Most businesses, not-for-profit organizations, governments at all levels, and their politicians use public relations to interact with consumers, voters and property owners, business, and tourists.
Public relations is a growth industry and has been for the past 50 years. It is for the most part unregulated, meaning anyone can work in it or use its notable time-tested techniques.
In the past, many organizations recruited journalists to become information officers and public relations spokespersons. Their storytelling skills often reflected inherent professional training, experience with media, investigatory cunning, ethics in serving the public good, as well as their wide community experience, writing speed, and accuracy.
In this new climate of intentional communication and as a practising journalist, I was hired by a firm in London, England, to assist in handling public relations for an Arab state in the Middle East, then I subsequently worked for the Yukon, Ontario, and BC governments in communication-management of diverse portfolios.
Working in London with former intelligence officers, I was introduced to global initiatives involving relationship-management, often working to eliminate the communication gap between reality and perception, to increase trade, maintain peace, and other behavioural change on a mass scale.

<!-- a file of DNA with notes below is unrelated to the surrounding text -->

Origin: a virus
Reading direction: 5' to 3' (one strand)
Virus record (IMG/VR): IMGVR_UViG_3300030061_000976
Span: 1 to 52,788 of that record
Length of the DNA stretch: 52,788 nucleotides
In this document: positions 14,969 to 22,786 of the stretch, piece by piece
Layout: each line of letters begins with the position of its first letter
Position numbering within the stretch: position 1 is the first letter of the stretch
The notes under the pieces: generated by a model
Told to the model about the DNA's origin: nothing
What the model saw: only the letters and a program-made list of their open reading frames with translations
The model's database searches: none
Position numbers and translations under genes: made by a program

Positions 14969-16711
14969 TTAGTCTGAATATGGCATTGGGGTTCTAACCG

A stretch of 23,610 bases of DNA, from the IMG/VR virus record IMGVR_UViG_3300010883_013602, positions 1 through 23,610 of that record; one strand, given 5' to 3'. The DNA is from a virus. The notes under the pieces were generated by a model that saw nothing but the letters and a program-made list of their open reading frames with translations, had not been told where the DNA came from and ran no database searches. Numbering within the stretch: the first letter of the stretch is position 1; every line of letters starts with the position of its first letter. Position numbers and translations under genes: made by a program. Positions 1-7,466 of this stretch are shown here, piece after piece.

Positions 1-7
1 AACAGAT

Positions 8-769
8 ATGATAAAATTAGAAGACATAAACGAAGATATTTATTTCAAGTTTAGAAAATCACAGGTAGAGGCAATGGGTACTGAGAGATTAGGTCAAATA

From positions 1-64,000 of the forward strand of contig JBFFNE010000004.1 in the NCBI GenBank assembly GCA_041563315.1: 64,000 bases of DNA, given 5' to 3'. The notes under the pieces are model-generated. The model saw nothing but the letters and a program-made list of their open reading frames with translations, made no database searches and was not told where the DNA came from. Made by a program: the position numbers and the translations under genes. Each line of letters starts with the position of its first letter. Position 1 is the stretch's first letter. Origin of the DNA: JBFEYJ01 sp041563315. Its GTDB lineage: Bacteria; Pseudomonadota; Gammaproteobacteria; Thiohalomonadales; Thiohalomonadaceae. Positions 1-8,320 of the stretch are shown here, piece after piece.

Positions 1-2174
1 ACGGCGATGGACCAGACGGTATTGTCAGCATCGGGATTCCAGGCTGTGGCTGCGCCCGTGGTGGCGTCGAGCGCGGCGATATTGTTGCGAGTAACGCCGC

In Ontario I learned about the importance of timely policy, regulation, and how vital informed public participation is in all democracies—well beyond mere voting.
In British Columbia, public relations became vital in the early stages of decolonization, reconciling systems to benefit both First Nations and adjacent settler municipalities . . . and also to suppressing property tax revolts through personal and mass-mediated initiatives.
I didn't get into public relations because I liked people. I do, but that's irrelevant to most tasks at hand.
I understood from my early mentors that the world contains a "battle space of ideas" and that one had to be a "master of groundswell" to understand trends to mitigate or surf them, to deliver results, to effect desired change—most often "unseen" and without attribution.
I also realized that few people recognized the underlying "intentions" of those in media, in marketing, advertising, and public relations. With the proliferation of communication technology—specifically social media, the situation has intensified, resulting in mis- and disinformation often resulting in tribal division and other serious consequences—the opposite of mutual understanding and respect.
I wrote in 1993, "If public relations people do not understand the intent and consequences of the messages they are receiving—as individuals or as a society—how can they hope to promote their views and create understanding in the vast sea of information?"